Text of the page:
All computer specialist associate's programs take roughly two years of full-time study to complete, and cover foundational computer science and IT topics through lectures and computer lab sessions. Admission requires a high school diploma or equivalent. Specific prior computer knowledge or prerequisite courses may also be necessary.
An associate's in computer science is one of the most basic, entry-level programs available. Such programs are designed to provide students with an overview of computing theory, as well as an introduction to computer operating systems, networks and applications. Depending on the institution, students may transfer credits to 4-year degree programs in network administration, software development, computer programming or similar programs.
Information technology (IT) programs are designed to provide students with an introduction to computer hardware, such as networking equipment, computer systems and telecommunications equipment. Programs also introduce students to the basics of computer software and computer applications. Concentrations in computer programming or networking are also offered.
Associate's programs in computer programming include more specialized coursework in programming languages, like C++. Relevant certifications are available to those who fulfill educational and experience requirements set forth by third-party computing organizations, like CompTIA.
Associate of Science in Computer Science
Students in these programs learn first-hand how to write source code, develop web pages, troubleshoot basic computer issues and more. In addition to offering introductory-level courses in computer technology, students will take units related to mathematics, science and general education. Other courses students may take include:
- Basic computer programming
- Database applications
- Data structures
- Web development
- Discrete mathematics and linear algebra
Associate of Science in Information Technology
In addition to completing core courses in information technology and computer science fundamentals, students choose from a series of IT electives. Examples of core courses and electives include:
- Microsoft Office Suite
- Introduction to programming
- Visual Basic
- Website and database development
Associate of Science in Computer Programming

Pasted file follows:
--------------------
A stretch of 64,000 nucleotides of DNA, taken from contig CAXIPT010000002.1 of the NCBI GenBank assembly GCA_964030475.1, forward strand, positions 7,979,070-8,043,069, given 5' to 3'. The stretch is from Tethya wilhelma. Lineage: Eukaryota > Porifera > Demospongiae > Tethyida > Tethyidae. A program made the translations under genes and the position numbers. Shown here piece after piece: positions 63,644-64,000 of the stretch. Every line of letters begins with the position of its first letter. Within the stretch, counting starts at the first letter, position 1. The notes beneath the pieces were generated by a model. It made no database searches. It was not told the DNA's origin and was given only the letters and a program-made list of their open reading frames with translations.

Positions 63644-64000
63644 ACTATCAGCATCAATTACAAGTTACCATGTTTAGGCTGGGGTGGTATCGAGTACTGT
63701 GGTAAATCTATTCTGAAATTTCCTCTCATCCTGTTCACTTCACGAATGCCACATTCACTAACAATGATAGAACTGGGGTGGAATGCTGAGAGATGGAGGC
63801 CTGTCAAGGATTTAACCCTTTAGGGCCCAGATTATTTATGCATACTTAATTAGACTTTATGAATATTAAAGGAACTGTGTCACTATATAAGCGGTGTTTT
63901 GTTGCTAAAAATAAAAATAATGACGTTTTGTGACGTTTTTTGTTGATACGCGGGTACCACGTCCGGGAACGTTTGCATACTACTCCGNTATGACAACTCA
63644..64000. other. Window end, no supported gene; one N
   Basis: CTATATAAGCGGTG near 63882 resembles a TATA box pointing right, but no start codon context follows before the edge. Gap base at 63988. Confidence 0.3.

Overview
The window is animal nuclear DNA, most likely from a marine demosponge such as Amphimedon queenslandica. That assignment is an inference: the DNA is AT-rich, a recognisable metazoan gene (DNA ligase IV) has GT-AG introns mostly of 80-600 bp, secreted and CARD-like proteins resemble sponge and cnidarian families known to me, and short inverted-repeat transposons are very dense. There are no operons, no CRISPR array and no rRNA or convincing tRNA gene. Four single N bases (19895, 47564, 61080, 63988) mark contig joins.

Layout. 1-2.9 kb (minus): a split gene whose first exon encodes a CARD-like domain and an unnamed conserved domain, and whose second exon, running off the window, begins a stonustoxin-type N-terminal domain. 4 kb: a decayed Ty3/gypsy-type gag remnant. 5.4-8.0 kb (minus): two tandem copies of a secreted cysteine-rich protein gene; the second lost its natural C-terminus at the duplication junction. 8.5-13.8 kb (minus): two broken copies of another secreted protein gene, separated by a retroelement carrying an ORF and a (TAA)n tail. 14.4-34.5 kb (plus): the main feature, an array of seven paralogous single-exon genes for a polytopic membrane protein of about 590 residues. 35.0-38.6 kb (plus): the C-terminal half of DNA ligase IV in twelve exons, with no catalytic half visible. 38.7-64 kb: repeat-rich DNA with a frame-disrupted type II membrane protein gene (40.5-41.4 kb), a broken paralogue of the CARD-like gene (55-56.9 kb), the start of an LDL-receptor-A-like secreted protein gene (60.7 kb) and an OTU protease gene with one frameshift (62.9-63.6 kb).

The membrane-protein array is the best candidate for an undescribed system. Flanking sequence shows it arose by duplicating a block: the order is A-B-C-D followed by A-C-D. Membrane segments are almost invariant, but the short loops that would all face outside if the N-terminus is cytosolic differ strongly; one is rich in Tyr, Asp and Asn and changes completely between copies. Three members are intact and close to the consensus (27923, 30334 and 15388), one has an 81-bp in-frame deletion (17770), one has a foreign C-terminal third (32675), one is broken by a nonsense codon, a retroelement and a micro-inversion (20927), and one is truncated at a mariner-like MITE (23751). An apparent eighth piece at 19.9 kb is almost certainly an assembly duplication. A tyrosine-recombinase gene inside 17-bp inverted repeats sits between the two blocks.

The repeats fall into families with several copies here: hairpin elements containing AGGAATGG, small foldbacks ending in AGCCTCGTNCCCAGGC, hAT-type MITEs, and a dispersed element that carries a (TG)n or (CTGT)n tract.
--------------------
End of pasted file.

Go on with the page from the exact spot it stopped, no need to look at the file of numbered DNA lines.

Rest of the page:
While associate's degree programs in computer science and information technology can provide students with the educational background necessary to specialize in any aspect of the IT field, an associate's degree program in computer programming prepares students to become programming specialists.
Students learn how to develop computer applications and programs using programming languages and source code. Many associate's programs in the field also include elective courses related to software support, computer-aided design, mathematics and networking. Students also learn how to design, write, implement and test their own computer programs by investigating the following topics:
- Introduction to computer science and computer programming
- Systems analysis and design
- C++ programming
- Object-oriented programming
- Project management
- Database development
Most associate degrees in computer science are designed to allow graduates to transfer to a bachelor's program in computer science. However, there are many entry-level positions available to graduates working for hospitals, banks, insurance companies, manufacturing firms or consulting services. Possible positions include:
- Computer maintenance technician
- Computer systems specialist
- Computer programmer
The term 'computer specialist' can actually be representative of several potential career titles, as it is possible to specialize in several different fields of the computer industry. Career paths available to graduates of an associate's degree program in information technology include:
- Computer programmer
- Network manager
- Computer support specialist
- Information technology manager
- Database administrator
Employment Outlook and Salary Info
According to the U.S. Bureau of Labor Statistics (www.bls.gov), computer programmers held about 289,420 positions in 2015. Computer programmers made a median annual salary of $79,530 in that year.
Continuing Education Information
Various certification options exist mainly from companies who create and distribute computer software for profit. For example, computer programming specialists can gain certification from a company offering software related to a specific computer language, such as Java (Sun Systems) or Visual Basic (Microsoft).
Associate of Science programs in computer science provide students with an overview of computer systems, while those in IT focus on hardware and equipment. Programs in computer programming concentrate on programming languages and source coding.